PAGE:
Serper said Guardicore’s web server not only receives requests from Microsoft Outlook, but also from third-party applications that interface with Exchange and are not email clients. Guardicore is still in the process of responsible disclosure with the developers of some of these apps and has declined to name them until they have a chance to correct their implementations.
Plain-text credentials and demotion attacks
Another aspect is that many of the requests Guardicore observed included base64 encoded clear-text credentials without the server even asking for authentication.
“The interesting problem with a lot of the requests we received was that there was no attempt on the client side to verify if the resource is available, or even exists on the server, before sending an authenticated request. “the researchers said.
Usually the way to implement such a scenario would be to first check if the resource requested by the client is valid, as it might be non-existent (which will trigger an HTTP 404 error) or it might be password protected. password (which will trigger an HTTP 401 error code). “
Microsoft Outlook sometimes tries to authenticate with a token instead of a username and password, but the malicious server may perform a demotion attack where it tells the client that the tokens are not accepted .
This will force an authentication prompt on the client and, if the server does not have a trusted TLS certificate, it will generate a warning. However, the warning can be easily corrected by an attacker by obtaining a free certificate for the domain he owns from Let’s Encrypt.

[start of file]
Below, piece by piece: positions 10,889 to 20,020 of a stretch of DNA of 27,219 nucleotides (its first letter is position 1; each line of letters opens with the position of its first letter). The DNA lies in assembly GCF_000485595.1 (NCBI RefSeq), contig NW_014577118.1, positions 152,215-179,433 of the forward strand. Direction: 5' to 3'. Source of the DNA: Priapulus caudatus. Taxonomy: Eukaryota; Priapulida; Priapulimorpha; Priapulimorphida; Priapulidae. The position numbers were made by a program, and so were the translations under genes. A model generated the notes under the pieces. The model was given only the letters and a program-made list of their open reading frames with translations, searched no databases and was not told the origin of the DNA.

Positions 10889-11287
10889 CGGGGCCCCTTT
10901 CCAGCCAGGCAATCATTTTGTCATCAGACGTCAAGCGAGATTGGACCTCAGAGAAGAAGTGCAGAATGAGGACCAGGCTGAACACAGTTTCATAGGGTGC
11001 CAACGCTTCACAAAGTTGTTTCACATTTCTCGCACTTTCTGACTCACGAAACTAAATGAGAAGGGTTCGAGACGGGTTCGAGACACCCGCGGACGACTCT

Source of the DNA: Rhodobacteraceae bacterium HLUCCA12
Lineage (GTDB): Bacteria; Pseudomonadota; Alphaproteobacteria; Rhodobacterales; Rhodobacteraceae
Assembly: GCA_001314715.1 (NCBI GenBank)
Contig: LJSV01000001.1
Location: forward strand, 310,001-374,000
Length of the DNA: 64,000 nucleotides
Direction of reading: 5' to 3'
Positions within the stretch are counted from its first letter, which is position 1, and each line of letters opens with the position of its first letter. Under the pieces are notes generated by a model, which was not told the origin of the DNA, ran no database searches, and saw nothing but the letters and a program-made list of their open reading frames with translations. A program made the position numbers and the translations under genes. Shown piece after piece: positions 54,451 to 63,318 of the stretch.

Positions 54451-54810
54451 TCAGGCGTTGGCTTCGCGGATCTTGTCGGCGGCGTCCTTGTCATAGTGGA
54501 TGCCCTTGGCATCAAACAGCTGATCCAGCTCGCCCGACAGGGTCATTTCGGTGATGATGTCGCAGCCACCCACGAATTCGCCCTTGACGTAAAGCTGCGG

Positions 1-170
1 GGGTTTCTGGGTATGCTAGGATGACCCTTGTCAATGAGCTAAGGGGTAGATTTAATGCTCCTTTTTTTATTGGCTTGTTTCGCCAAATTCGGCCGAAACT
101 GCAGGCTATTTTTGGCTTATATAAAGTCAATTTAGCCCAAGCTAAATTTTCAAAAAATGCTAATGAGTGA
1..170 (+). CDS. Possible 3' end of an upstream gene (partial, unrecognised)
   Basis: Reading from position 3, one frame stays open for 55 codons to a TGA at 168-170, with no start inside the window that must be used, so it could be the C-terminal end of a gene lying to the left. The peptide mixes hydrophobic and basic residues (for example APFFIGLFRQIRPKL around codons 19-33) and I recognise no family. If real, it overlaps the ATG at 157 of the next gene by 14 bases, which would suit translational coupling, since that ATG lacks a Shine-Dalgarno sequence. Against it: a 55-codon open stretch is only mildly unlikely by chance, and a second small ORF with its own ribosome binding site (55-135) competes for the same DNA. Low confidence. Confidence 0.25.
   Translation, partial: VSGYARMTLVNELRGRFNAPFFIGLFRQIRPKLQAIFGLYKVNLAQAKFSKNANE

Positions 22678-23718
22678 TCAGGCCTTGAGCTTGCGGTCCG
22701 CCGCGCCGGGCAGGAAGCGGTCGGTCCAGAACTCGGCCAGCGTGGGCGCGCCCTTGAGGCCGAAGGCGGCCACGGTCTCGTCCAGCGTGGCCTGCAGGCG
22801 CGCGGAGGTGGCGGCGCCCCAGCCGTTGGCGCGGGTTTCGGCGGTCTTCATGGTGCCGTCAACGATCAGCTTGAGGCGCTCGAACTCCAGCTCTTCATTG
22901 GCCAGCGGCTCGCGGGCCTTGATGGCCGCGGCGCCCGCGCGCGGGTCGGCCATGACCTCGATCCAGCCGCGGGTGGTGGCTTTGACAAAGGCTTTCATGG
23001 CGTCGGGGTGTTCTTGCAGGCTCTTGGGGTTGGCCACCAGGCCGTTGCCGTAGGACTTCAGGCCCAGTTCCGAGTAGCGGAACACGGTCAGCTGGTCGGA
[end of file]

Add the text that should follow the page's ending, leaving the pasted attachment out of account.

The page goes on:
Using basic HTTP authentication with clear credentials is a serious security issue if the attacker can sniff traffic on the same network as the user or if they can launch an attack. DNS poisoning.
Researchers saw credentials from different versions of Outlook, but when they tried to replicate the behavior in the lab, they were not always successful without resorting to the demotion attack.
“I guess it’s kind of a setup [on those systems], Serper said CSO. âLet’s say you’re working from your desk with your laptop and you’re on the corporate network and all of those servers are accessible to you, and then you bring your laptop home because you’re working from home.
“So you bring your laptop home and you are not connected to the VPN or for some reason these servers are not accessible from where you are and then this task is just running in the background, trying to connect to the server and ending password leaks. “
To protect their users, especially roaming users, organizations should deploy firewall rules on endpoints that block requests to all Autodiscover.TLD domains. Guardicore has created a list of these risky Autodiscover domains that can be added to a computer’s hosts file, which will prevent these domains from resolving through DNS.
Additionally, when deploying Exchange, administrators should ensure that HTTP Basic authentication is disabled so that plain text credentials are not sent over the network.
Finally, application developers that implement the Exchange Autodiscover protocol must ensure that the protocol does not “fail up” and end up building candidate URLs on Autodiscover.TLD domains, the researchers said.
Microsoft did not immediately respond to a request for comment.